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When SQL Server database in a SIMPLE mode, you don't have to care about the transaction log bakcups. But in a SIMPLE mode, the transaction log seems to grow as it does in FULL mode. Does is truncate automagically at some time point? Or do I have to truncate/shrink it manually?

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3 Answers 3

up vote 14 down vote accepted

It will truncate automatically but that is very different to shrink. Truncation reclaims log space for re-use, shrinking physically reduces the file size to release space back to the OS. If your log has grown to its current size its likely that it will grow again if you shrink it.

I'd suggest getting a handle on what typical and maximum log usage is for your system. The query below (not mine, boosted from Glen Berrys DMV scripts) could be run manually or you could capture the output to a table via an agent job. If you log it to a table for a week or so you'll get a picture of typical usage and more importantly, when a process is causing the log to grow beyond what you expect.

     db.[name] AS [Database Name]
   , db.recovery_model_desc AS [Recovery Model]
   , db.log_reuse_wait_desc AS [Log Reuse Wait Description]
   , ls.cntr_value AS [Log Size (KB)]
   , lu.cntr_value AS [Log Used (KB)]
   , CAST(
        CAST(lu.cntr_value AS FLOAT) / CAST(ls.cntr_value AS FLOAT) 
        AS DECIMAL(18,2)
     ) * 100 AS [Log Used %]
   , db.[compatibility_level] AS [DB Compatibility Level]
   , db.page_verify_option_desc AS [Page Verify Option]
   , db.is_auto_create_stats_on, db.is_auto_update_stats_on
   , db.is_auto_update_stats_async_on, db.is_parameterization_forced
   , db.snapshot_isolation_state_desc, db.is_read_committed_snapshot_on
FROM sys.databases AS db
   INNER JOIN sys.dm_os_performance_counters AS lu 
     ON db.name = lu.instance_name
   INNER JOIN sys.dm_os_performance_counters AS ls 
     ON db.name = ls.instance_name
WHERE lu.counter_name LIKE N'Log File(s) Used Size (KB)%' 
   AND ls.counter_name LIKE N'Log File(s) Size (KB)%'
   AND ls.cntr_value > 0 

Transaction Log Truncation describes both the when and why log truncation occurs.

If log records were never deleted from the transaction log, it would eventually fill all the disk space that is available to the physical log files. Log truncation automatically frees space in the logical log for reuse by the transaction log.

Factors That Can Delay Log Truncation is a useful reference for understanding why your log may fail to truncate and therefore grow larger than expected.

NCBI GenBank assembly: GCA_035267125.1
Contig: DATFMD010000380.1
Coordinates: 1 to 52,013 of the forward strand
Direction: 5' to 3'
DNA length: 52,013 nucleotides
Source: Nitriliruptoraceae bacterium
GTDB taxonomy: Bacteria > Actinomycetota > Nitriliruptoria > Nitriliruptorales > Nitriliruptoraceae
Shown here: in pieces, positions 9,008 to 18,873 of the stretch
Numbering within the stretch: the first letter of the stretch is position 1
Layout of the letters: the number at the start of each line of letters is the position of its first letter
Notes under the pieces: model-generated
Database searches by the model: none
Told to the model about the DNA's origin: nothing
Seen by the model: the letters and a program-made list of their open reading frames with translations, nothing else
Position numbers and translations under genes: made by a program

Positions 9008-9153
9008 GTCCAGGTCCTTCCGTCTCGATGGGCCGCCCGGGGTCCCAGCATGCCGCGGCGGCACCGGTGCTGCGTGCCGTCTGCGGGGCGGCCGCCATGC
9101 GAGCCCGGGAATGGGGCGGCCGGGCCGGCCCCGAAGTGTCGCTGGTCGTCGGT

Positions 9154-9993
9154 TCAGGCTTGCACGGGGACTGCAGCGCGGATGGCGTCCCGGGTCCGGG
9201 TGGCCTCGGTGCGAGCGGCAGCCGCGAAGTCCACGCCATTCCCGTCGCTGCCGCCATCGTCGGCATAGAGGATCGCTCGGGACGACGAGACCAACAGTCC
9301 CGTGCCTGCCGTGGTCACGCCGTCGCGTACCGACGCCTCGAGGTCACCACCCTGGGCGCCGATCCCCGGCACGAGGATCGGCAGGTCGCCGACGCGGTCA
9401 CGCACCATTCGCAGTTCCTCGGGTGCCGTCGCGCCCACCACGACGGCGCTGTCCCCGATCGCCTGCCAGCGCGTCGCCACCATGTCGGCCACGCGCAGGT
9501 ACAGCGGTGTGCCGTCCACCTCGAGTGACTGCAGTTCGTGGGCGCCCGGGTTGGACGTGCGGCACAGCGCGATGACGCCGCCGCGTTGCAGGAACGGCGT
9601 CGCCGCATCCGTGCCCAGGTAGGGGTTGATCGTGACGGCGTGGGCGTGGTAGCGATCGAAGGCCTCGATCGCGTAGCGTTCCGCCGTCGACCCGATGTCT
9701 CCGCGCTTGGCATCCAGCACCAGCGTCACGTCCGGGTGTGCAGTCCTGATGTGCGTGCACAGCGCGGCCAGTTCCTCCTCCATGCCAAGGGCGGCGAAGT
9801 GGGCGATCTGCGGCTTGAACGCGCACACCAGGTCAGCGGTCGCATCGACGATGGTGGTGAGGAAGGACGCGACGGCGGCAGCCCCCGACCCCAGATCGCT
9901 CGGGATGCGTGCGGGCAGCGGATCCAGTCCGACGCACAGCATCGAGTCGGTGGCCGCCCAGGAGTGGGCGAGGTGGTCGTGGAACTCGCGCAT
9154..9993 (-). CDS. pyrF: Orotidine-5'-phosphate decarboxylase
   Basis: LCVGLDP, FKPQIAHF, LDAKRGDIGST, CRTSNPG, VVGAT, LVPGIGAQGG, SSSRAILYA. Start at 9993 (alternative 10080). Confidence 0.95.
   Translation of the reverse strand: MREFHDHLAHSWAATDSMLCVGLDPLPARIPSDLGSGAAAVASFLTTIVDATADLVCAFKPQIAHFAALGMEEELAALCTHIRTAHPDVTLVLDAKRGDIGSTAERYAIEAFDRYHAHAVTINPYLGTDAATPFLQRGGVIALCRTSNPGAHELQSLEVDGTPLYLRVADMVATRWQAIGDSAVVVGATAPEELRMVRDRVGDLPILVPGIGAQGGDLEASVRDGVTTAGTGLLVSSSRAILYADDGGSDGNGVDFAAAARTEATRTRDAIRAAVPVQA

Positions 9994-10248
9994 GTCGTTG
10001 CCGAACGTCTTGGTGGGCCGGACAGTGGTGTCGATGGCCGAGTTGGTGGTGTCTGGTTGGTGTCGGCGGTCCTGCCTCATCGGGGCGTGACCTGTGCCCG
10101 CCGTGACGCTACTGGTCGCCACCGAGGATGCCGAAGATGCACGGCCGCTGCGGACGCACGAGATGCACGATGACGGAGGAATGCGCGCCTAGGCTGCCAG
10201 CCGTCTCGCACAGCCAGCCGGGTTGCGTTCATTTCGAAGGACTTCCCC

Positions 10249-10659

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gbn's answer contradicts yours. Could you add a reference to backup "It will truncate automatically"? –  Nick Chammas Oct 26 '11 at 20:23
the contradiction is a result of what it means to "truncate". for some, that means "cleared", for others it means "make smaller", and it is and endless source of confusion for many. –  SQLRockstar Oct 26 '11 at 21:27
@Nick Have added a couple of references. –  Mark Storey-Smith Oct 26 '11 at 22:18

No and no

  • it won't shrink or truncate (in the physical LDF sense, it will do logically)
  • it needs to be the size it is so you don't shrink it

If you shrink it, it will grow again and you'll have a fragmented file

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+1 if it was not fragmented before. :) –  garik Jul 27 '11 at 21:41
Can you clarify what you mean by truncate? (See comments on Mark's answer.) –  Nick Chammas Oct 26 '11 at 22:39
@Nick: clear, as in log entries. "truncate log" is not the same as "truncate table". –  gbn Oct 27 '11 at 4:35

As previously mentioned, no it will not automatically shrink itself. It will clean up some garbage however.

The reason being is that in the full recovery model you are telling SQL that you want to do tlog backups for point in time recovery, thus it keeps a record of all transactions made against a database.

Since you are telling it you want point in time recovery you need to do full backups and tlog backups. As you complete your tlog backups it will flush the contents of the log (besides the tail end) and start over.

It may help if you think of these files as containers.

My suggestion is that if the tlogs have become large and unmangable, cut a full backup. Switch to the SIMPLE recover model and SHRINK the tlog file. Switch back to the full recovery model and preform fragmentation maintenance. Like others have posted this is not the best of practices and will lead to high levels of fragmentation.

Plan and begin a backup regime after that.

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Could you clarify what is meant by "Switch back to the full recovery model and perform fragmentation maintenance"? –  Mark Storey-Smith Oct 31 '11 at 0:42
Index rebuild/reorganize operations and disk level defragmentation. Im not sure of any other defrag options –  RMacy Nov 4 '11 at 1:08
my comment was intended to be a prompt for you to edit your answer. As it stands, you are suggesting that after switching back to FULL you should run index rebuild/reorganise which will of course cause the log to grow again. I don't see how this fits the question, nor why you see it as part of log maintenance. –  Mark Storey-Smith Nov 4 '11 at 6:29
It isn't apart of log maintenance. How do you maintain your T Logs? You back them up. They are containers that grow when they get close to capacity. I was instructing the OP on one of the ways they could recover from improper log management leading to large drive usage. –  RMacy Nov 8 '11 at 1:43

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